This is a dedication to a very special donkey called Basil. While it is very hard to play favourites with the donkeys at the sanctuary as they all have their own special characteristics and charm, there are some that just quietly creep into your heart and before you know it you’re smitten.
Basil was one of those donkeys for me. In my role as a veterinary nurse, I used to be in charge of administering medication to the groups of donkeys around Slade and Trow farms. We used to have a group on a very steep hill in order to help them exercise. I had a donkey that quite frankly could have done with wandering down the hill every day for her meds, but never the less used to make me walk all the way to the top, while constantly hiccupping at me excitedly, knowing a jam sandwich was coming. This was Basil’s best friend and how I came to meet him.
He got to know the timing of my daily rounds and would follow me, up and down the hill. It was like that scene from Shrek, where every time I turned around he would be there, practically fluttering his eyelashes to see if he could get a sandwich too. Now Basil, like myself, only had to look at food to put on weight, so he was never given a treat (with the exception of Christmas of course) but still his tenacity reigned.
Eventually his infectious personality was noticed by more than just me and he was moved to shelter 1 where he could help with our outreach activities and meet the public. He did himself and us proud once given the opportunity, and before he knew it he was attending weddings (including one of our very own vet nurse’s), being filmed for children’s TV and being an ambassador for our junior vet days. He was the epitome of patience on these days, letting all manner of things be done to him, like having a look in his mouth, bandaging his legs and even letting me take his temperature without a second thought. Of course he was always rewarded in his favourite way: cuddles and ginger biscuits.
That’s why it was a real blow when one of the dentists flagged up an anomaly on one of his routine dentals, and after some investigation he was diagnosed as having a tumour growing in his mandible. The vet decided he was the kind of donkey that would cope with a new type of treatment, and like a trooper he proved he was up to the task. The treatment was successful and stopped the growth of the tumour in its tracks.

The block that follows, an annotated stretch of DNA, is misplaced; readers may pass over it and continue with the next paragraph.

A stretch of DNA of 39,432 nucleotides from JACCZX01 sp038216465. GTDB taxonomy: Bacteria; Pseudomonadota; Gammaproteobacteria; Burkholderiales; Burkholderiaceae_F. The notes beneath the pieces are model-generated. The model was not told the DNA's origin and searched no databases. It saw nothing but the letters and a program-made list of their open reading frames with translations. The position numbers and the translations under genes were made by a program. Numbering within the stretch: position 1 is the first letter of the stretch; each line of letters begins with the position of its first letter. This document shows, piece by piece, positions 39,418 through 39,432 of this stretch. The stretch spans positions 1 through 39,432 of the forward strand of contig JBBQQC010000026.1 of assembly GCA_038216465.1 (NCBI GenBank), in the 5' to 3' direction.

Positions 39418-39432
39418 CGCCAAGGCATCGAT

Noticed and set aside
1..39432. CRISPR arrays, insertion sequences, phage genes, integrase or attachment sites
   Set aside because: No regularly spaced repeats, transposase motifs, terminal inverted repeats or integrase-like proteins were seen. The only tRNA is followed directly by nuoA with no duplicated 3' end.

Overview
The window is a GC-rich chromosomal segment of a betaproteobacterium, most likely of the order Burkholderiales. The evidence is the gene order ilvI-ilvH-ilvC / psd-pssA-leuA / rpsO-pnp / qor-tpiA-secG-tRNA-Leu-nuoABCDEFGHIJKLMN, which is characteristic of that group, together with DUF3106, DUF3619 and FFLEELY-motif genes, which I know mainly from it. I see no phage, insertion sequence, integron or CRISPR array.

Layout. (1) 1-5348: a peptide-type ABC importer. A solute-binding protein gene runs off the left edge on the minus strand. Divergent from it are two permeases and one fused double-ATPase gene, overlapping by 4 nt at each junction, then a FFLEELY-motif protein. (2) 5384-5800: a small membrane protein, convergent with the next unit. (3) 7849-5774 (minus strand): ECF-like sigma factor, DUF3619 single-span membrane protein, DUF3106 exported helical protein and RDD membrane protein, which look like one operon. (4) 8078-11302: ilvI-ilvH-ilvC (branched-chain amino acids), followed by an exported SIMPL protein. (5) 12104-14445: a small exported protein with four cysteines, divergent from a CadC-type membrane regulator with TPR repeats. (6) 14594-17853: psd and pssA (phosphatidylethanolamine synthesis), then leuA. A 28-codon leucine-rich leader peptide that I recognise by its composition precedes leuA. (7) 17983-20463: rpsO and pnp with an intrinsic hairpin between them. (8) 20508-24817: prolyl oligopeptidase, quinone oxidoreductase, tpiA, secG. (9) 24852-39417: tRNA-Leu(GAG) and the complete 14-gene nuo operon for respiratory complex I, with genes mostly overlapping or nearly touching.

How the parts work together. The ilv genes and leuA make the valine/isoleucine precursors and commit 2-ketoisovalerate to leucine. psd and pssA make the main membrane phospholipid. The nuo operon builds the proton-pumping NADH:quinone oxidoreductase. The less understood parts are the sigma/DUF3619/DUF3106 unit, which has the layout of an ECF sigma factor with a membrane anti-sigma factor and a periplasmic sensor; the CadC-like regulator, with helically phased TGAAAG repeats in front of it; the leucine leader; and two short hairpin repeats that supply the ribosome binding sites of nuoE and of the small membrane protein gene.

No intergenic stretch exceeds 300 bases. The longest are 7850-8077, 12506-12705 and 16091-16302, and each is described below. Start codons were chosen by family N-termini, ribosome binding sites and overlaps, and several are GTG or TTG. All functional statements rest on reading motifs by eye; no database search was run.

So Basil went back to being the superb teacher that he was. Unfortunately for me, the grooms took on the medication rounds at the farms, and coupled with the hospital's exciting move to Brookfield Farm it meant that I didn’t see Basil as much, but I would always pop in for a cuddle when I could and kept an eye on his remission on his computer notes. But a few weeks ago after one of his regular mouth checks, the vet reported that the tumour had started to grow again, and that no more could be done.
He was given pain relief and everyone was given the chance to say goodbye. It was heartbreaking as he was still in such good spirits, even though you could see he was uncomfortable. He gave me the best cuddle and when I shouted goodbye over the fence he threw up his top lip in salute. Forever the showman!
I want to thank everybody that was involved with Basil’s peaceful passing, but I mostly want to thank Basil for being such an extraordinary donkey and bringing so much to so many people.
Written by Vicky Banfield, one of our vet nurses.